Do your math backwards: A math hack for teaching fractions.
Here's how I taught today's math lesson...
First of all, I hate the way Fractions in Simplest Form is presented in the math textbook my school uses (Envision for 4th grade). Here's why: the banner problem (a.k.a. the example) is reduce 4/12 to simplest form. The banner problem tells students that because 4 and 12 are even you can divide both the numerator and denominator by 2, get 2/6, then divide 2/6 by 2 again.
If students aren't ready to learn how to find all the factors of a number so they can then find the greatest common factor, we shouldn't be teaching this concept yet. We should teach student how to reduce fractions to their simplest forms when students are ready to find the GCF.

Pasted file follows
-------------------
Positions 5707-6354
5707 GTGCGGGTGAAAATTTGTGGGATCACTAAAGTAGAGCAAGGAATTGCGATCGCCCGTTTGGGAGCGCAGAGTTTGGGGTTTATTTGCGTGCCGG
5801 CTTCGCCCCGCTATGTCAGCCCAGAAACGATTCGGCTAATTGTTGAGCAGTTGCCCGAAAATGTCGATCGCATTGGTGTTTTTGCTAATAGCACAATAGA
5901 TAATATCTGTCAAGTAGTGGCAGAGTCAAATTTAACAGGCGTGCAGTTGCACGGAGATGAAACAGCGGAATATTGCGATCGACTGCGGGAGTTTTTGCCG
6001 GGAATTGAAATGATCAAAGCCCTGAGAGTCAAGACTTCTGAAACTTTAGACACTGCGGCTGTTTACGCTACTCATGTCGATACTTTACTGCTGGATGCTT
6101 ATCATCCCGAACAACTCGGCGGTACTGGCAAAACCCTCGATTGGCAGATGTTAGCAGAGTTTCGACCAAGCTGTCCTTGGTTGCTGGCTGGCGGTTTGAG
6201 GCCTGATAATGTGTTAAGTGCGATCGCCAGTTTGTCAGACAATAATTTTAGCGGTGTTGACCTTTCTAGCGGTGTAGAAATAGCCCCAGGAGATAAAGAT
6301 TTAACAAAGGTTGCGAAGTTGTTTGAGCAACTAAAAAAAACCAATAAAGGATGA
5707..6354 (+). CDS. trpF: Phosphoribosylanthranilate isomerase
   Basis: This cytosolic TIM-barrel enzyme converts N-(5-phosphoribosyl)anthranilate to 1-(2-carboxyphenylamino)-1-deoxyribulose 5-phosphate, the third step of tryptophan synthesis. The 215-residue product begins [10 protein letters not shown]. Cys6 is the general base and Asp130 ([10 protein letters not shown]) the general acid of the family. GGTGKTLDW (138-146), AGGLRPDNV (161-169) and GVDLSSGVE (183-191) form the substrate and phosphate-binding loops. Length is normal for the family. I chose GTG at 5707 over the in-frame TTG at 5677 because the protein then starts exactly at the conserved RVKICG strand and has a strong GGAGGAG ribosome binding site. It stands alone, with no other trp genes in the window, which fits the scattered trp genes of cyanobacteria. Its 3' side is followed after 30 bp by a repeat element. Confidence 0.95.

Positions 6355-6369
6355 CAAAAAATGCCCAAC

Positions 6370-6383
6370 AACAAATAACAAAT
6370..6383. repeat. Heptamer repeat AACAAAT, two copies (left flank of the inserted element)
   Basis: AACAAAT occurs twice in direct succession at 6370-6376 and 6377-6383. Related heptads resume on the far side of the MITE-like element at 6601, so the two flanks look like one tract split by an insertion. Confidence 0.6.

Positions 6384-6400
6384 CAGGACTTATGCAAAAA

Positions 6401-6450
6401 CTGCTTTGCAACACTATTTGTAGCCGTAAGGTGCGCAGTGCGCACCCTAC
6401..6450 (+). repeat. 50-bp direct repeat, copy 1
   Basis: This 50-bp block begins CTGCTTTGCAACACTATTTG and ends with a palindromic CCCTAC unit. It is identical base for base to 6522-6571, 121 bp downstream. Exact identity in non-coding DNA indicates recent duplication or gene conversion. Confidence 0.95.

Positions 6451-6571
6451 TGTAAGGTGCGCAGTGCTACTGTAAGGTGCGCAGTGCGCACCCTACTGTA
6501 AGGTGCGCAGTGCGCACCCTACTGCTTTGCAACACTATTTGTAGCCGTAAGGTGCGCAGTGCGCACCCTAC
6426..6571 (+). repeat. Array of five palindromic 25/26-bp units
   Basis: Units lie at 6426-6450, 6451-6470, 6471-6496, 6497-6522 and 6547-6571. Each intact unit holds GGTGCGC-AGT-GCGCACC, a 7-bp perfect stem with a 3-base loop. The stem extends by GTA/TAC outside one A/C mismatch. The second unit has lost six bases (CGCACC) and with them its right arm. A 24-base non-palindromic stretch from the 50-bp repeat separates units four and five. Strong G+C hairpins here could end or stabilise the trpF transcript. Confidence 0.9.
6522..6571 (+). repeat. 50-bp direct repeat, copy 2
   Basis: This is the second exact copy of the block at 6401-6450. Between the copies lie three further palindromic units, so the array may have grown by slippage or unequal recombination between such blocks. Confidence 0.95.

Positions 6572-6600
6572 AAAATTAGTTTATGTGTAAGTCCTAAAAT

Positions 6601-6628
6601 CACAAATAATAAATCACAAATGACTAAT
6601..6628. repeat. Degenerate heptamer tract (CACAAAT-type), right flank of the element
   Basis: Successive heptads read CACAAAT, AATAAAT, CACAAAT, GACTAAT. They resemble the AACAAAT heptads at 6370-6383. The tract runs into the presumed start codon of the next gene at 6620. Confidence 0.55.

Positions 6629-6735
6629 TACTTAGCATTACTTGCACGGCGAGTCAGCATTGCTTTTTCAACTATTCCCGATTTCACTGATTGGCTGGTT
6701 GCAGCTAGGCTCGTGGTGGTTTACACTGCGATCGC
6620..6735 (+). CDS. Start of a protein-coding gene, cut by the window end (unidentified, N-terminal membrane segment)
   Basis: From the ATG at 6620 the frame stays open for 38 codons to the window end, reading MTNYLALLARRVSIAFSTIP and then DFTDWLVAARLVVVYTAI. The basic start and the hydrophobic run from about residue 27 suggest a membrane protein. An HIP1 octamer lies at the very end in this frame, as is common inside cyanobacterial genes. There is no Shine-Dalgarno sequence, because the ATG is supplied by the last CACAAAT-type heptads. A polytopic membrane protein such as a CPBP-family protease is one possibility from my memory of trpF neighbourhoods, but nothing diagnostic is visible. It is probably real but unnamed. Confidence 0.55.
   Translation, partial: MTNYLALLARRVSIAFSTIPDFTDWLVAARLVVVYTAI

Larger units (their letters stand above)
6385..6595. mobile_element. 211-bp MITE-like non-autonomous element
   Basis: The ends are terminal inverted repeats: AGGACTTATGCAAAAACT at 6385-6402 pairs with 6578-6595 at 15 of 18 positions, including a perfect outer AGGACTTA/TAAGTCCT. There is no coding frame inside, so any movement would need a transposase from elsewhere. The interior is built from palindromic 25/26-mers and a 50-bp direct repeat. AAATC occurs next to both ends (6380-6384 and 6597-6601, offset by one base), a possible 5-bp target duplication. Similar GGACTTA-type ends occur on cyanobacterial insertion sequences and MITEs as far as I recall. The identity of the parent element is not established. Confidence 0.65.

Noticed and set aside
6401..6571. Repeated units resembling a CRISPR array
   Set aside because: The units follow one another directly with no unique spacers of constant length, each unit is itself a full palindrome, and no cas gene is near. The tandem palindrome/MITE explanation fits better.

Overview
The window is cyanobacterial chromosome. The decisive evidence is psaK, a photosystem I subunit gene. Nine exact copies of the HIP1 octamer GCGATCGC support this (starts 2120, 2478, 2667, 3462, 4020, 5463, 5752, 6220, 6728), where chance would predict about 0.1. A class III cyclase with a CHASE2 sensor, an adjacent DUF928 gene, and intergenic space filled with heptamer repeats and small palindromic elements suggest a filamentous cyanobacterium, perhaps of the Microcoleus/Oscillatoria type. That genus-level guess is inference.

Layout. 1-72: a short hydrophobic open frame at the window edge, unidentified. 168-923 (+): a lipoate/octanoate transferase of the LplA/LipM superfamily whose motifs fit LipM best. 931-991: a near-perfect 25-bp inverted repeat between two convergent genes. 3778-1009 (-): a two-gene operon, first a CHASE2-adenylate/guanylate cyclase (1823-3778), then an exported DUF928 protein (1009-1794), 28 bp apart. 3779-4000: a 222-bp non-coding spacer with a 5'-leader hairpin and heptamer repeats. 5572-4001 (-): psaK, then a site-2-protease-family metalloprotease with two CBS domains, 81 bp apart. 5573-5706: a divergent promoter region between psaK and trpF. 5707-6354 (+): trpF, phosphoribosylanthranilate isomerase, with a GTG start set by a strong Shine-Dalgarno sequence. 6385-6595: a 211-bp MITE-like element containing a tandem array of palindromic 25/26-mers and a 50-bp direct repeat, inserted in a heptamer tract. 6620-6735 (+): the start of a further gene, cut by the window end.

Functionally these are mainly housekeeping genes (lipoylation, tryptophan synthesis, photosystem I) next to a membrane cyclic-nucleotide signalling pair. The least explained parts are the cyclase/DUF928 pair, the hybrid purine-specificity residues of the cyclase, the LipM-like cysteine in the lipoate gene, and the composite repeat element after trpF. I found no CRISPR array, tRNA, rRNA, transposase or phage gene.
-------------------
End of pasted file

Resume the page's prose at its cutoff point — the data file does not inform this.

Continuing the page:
Instead of teaching students the book's way, I reviewed the meanings of Factor, Product, and Greatest Common Factor. Then I reviewed how to find the factors of a number. I say "reviewed" because I've informally showed them this before, just for fun, for students who were ready for the concept. Then we found the factors of 24 (I like 24 as an example). But then-
And this was the part of the lesson that got me really excited. It was so simple, but I had never done it this way. I hadn't been taught to do it this way, and I haven't seen other teachers explicitly teach it this way (I'm sure some must!).
I had students fold their papers hot dog (lengthwise). I explained that the problems would go in the right column, but the factors (the show-your-work part) would go in the left column.
Doing it this way is backwards to the way students instinctively go about writing math problems. We write left to right, but I told them to write on the right and then the left. Backwards.
We did the first problem together and the students oohed and said how it made so much sense.
Stuff making sense. Little victories. Yay!